Lawrence was a very compelling conversationalist (though he seemed to be primarily interested in the speaking portion), and he brought up some interesting topics. One of which was his (maybe his?) observation that people who are really into eating are not as into sex, and, conversely, those who are really into sex show less inclination towards eating. I took this one step further and stated that this could be applied on a cultural scale; in which societies that have extensive cooking rites have rather restrictive sex (like India), whilst societies that wholly engage in sex have limited faculties in the kitchen (such as America). This was simply a good natured discussion and we laughed about the oddity of it. Lawrence summed it up when he stated that he “would rather eat a good meal.” Lawrence also had an interesting view on Anthropology. In our conversation we recognized that there is a new form of Orientalism that is occurring in the field of ethnology; as so much information that is being recorded about Asian culture is coming from the pens of westerners. In a time when Asia is becoming increasingly susceptible to western influence, the western idea of the east is also being imported by the east. I brought up the example of how a large number of Japanese youth loved the American movie, “The Last Samurai,” which shows Japanese culture through a western lens. Essentially, many Japanese seemed to apply this westernized version of themselves to themselves, and in fact self-fulfilled the exotic prophecies of the west. In point, Asia seems to be importing “Asia” in the same package as western movies, clothing, technology, and language. I was just getting going on this point when it was somehow annihilated by another topic of conversation [I was simply talking far too much and it greatly inhibited my fieldwork abilities-(*)]. Lawrence went on to talk about how he feels that Asian anthropologist need to do the same thing to the west as western anthropologist are doing to the east and that they should go to America and study their culture. Lawrence was in no ways opposed to westerners studying in Asia; he just felt as if the stream is a little one sided and, therefore, the collective stream of cultural knowledge is western dominated. He also drew a major differential between anthropological and ethnographic study. He said that he thought that ethnology was important, but to call it anthropology was a little pompous [these are my own words applied to him; I do not remember what he said exactly, and even when he said it I had a difficult time following him].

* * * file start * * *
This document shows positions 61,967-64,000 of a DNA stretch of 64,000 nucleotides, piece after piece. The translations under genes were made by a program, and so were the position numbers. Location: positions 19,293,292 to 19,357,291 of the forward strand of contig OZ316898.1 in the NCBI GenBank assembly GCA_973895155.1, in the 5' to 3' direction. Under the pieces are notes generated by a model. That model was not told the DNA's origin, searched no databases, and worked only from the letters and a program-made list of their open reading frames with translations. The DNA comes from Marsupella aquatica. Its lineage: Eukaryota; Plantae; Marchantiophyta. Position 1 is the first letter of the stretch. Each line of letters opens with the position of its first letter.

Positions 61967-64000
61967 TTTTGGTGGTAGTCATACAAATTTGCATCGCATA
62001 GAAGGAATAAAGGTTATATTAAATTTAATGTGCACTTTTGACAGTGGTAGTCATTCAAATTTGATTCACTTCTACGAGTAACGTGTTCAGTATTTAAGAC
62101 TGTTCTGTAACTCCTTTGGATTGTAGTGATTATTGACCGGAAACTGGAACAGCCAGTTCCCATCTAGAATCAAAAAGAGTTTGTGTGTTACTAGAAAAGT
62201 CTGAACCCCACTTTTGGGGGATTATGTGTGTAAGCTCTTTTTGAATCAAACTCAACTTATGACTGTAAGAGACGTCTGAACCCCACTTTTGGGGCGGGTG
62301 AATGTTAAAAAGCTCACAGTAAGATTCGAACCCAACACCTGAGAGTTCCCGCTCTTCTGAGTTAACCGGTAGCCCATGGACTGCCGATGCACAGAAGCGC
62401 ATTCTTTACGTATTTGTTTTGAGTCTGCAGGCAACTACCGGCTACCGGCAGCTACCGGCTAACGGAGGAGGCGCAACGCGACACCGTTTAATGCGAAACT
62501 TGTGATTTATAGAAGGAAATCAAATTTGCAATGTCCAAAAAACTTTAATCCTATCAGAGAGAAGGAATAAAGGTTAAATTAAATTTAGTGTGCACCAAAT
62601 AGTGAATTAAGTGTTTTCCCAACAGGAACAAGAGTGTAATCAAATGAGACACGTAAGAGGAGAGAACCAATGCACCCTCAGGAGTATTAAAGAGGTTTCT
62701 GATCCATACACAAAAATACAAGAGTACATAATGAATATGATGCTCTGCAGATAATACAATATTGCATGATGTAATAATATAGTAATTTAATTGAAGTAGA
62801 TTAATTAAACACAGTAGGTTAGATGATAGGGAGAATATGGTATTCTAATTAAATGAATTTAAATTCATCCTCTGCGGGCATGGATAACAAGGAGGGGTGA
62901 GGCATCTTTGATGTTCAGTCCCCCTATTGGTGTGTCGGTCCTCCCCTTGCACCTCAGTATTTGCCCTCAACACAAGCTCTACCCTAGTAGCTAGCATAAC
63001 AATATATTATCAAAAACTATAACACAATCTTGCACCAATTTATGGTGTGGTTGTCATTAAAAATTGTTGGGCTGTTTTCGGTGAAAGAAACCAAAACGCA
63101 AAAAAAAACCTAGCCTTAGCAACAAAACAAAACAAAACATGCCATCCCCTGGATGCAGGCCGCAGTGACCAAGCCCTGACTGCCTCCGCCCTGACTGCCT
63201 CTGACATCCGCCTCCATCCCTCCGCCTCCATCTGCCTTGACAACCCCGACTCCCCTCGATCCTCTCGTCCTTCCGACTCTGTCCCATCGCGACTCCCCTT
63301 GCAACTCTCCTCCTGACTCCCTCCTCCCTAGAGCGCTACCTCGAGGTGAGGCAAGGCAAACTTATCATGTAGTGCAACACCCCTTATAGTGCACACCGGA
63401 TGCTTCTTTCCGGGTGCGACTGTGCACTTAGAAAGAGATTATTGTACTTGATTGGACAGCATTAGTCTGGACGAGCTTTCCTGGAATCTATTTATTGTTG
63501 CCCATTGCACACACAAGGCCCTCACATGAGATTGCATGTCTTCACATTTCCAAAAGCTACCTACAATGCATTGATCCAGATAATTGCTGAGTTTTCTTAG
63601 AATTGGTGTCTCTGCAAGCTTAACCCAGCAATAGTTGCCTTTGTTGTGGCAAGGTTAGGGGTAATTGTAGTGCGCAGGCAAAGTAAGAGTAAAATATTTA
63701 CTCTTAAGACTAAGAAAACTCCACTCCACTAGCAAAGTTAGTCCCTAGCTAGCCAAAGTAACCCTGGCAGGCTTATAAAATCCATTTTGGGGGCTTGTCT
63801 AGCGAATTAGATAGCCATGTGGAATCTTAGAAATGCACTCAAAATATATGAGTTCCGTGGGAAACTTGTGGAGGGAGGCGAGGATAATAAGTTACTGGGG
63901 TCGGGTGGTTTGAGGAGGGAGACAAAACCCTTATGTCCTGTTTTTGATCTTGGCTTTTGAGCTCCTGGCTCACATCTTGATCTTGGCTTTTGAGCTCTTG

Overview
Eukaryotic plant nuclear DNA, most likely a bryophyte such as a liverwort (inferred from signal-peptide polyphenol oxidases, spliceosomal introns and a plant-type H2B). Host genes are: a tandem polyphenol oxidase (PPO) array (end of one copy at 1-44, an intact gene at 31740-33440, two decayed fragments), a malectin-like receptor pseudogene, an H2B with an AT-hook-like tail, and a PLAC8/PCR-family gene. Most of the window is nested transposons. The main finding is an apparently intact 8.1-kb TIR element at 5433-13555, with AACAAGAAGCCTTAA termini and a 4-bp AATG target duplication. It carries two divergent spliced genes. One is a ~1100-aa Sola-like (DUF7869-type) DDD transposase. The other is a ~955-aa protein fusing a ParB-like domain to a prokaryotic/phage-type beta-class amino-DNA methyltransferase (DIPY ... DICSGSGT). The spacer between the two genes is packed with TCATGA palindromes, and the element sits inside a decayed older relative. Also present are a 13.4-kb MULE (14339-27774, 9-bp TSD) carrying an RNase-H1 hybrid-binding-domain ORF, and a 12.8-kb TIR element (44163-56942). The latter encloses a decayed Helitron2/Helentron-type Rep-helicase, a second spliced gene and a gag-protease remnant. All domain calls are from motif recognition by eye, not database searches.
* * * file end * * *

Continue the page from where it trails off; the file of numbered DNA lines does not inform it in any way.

Lawrence is also very active in the intellectual copyrights debate, and deals with this issue in both the legal and social realms. His stance is that it is not acceptable for someone to copyright their work, as everything is a summation of everything else- there is no such thing as an independent idea [these perhaps are as much my own words as they were Lawrence’s]. He said that all artists takes influence from other places, and that it should not possible to section off a single ‘final source’ (for the sole monetary benefit of its ‘creator’) as if it is disconnected for all of its reference points. He also viewed this issue as being a manner of a historical oddity, as no one has ever before attempted to prevent all other people from enjoying and building upon their art. Lawrence thoroughly felt as if intellectual copyright laws were ridiculous, and he would get really excited and loud when talking about them. He said that this was one of the reasons that he was going to China; “to fight the debate at its source”, I chimed in smiling.